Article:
Cathie Wood’s Ark Investment sold 81,600 shares of Tesla (TSLA) on Wednesday, valued at $61.7 million at the time of sale.
The ARK Innovation ETF (ARKK) and the ARK Next Generation Internet ETF (ARKNE) both saw sales (ARKW). 70,161 shares were sold by ARK Innovation, while 11,448 were sold by ARK Next Generation.
According to Bloomberg, the entire amount of ARK ETFs’ Tesla sales so far this month is $266 million. According to Bloomberg, the funds have sold more than 350,000 shares during that time, but the Palo Alto, Calif.-based carmaker remains their largest investment.
The stock was last seen trading at $751.31, down 0.6 percent. It has risen 26% in the last three months, as investors perceive Tesla as the leading electric vehicle manufacturer in the United States. In March, Wood predicted that Tesla will approach $3,000 in 2025. When she sold some Tesla last year, she told CNBC that “wise portfolio management” means keeping stake levels in control.
Fair value, according to Morningstar analyst Seth Goldstein, is $600. Tesla is given a little moat. Last month, Goldstein said, “Tesla’s moat derives from two of our five moat sources, intangible assets, and cost advantage.”
“While Tesla’s electric car production prowess allows the business to produce its vehicles cheaper than its competitors, the company’s strong brand cachet as a luxury automaker commands a premium price in the luxury auto market.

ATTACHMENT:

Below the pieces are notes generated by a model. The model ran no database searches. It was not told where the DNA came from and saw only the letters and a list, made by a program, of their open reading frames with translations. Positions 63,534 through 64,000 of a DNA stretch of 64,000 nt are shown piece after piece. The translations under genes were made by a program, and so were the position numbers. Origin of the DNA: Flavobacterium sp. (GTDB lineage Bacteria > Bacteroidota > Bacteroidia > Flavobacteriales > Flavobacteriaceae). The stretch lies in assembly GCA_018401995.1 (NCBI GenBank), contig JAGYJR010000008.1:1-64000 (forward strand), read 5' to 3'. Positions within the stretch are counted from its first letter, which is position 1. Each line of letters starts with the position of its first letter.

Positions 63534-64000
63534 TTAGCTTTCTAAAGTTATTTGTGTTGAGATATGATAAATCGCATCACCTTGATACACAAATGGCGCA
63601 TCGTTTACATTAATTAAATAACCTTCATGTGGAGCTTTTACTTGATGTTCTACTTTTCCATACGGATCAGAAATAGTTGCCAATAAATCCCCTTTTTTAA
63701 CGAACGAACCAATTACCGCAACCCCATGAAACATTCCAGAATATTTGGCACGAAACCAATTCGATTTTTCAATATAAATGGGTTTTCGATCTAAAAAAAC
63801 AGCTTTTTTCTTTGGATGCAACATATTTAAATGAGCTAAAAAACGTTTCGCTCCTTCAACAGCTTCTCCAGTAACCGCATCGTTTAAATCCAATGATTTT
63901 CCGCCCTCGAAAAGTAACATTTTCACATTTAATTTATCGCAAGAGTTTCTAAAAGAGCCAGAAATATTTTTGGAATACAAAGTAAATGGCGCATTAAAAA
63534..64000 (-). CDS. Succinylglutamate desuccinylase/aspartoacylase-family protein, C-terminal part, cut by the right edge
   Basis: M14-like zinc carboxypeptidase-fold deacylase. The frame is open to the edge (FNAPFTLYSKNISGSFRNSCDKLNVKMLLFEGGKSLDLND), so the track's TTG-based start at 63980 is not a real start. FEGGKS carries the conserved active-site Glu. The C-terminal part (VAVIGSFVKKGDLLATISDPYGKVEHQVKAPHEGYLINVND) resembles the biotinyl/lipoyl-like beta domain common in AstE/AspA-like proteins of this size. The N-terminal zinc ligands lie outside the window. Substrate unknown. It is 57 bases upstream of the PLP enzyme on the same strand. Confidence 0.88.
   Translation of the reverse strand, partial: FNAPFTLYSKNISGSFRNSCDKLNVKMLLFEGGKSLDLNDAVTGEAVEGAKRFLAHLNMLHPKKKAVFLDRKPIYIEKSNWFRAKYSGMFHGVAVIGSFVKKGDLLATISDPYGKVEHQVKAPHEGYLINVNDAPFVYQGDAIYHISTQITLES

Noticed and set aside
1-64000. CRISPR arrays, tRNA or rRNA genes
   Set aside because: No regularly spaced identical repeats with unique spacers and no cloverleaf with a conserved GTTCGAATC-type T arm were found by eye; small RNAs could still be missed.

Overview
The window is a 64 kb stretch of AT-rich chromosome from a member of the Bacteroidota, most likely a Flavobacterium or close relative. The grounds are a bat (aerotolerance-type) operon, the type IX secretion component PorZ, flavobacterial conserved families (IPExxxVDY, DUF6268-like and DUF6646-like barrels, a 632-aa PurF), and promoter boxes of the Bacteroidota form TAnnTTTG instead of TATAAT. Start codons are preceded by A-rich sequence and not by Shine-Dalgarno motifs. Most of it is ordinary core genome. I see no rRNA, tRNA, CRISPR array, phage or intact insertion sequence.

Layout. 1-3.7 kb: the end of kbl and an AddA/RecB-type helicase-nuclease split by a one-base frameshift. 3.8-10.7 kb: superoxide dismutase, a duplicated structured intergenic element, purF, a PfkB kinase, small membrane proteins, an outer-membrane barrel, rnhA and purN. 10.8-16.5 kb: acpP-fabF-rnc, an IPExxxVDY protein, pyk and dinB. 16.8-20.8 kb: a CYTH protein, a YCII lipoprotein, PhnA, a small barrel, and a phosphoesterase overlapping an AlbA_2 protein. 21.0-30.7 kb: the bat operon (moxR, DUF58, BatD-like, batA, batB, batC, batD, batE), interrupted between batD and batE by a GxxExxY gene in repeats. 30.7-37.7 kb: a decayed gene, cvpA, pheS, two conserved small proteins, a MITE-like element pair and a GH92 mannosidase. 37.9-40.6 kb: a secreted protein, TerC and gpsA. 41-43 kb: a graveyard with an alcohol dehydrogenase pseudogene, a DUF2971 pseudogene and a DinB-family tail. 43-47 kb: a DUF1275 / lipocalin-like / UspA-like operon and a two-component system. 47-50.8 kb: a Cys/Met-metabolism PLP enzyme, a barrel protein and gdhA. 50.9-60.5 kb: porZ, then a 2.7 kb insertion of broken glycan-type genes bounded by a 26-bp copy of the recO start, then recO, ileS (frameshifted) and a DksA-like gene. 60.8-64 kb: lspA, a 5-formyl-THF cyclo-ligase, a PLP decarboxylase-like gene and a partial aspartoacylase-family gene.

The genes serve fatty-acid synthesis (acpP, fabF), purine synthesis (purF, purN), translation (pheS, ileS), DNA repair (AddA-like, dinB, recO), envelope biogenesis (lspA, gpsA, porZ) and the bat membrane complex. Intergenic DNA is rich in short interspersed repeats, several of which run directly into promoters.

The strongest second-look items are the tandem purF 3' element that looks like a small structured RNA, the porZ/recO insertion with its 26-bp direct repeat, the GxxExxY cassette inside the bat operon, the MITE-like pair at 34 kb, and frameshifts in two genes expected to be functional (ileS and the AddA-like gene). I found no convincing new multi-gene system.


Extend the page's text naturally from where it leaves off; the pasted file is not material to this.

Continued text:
“As more manufacturers enter the battery-electric car sector, Tesla’s brand cachet is unlikely to be harmed any time soon, because we anticipate Tesla to keep innovating to remain ahead of both startup and established competitors.”
On Tuesday, she repeated her belief that the United States’ weakening economic activity will boost growth stocks. Wood highlighted weaker consumer price index numbers and disappointing employment growth in August as indicators that the US economy will develop at a slower rate than many on Wall Street predicted at the start of the year. Last year, her flagship $21.1 billion ARK Innovation fund was Morningstar’s top-performing actively managed U.S. equities fund.
“We think we’re on the other side of the cycle,” she stated on a webinar, when the coronavirus epidemic reopened earlier this year, causing major commodities shortages and bolstering cyclical value stocks.
“We anticipate the market will begin to pivot back toward growth and innovation,” she continued.
Wood’s portfolio, which is heavy on growth firms like Tesla Inc, Teladoc Health Inc, and Unity Software Inc, is down 5.5 percent year to date, behind the benchmark S&P 500 by roughly 19 percent. According to Morningstar, the fund’s performance is in the worst 10% of 593 U.S. mid-cap growth funds.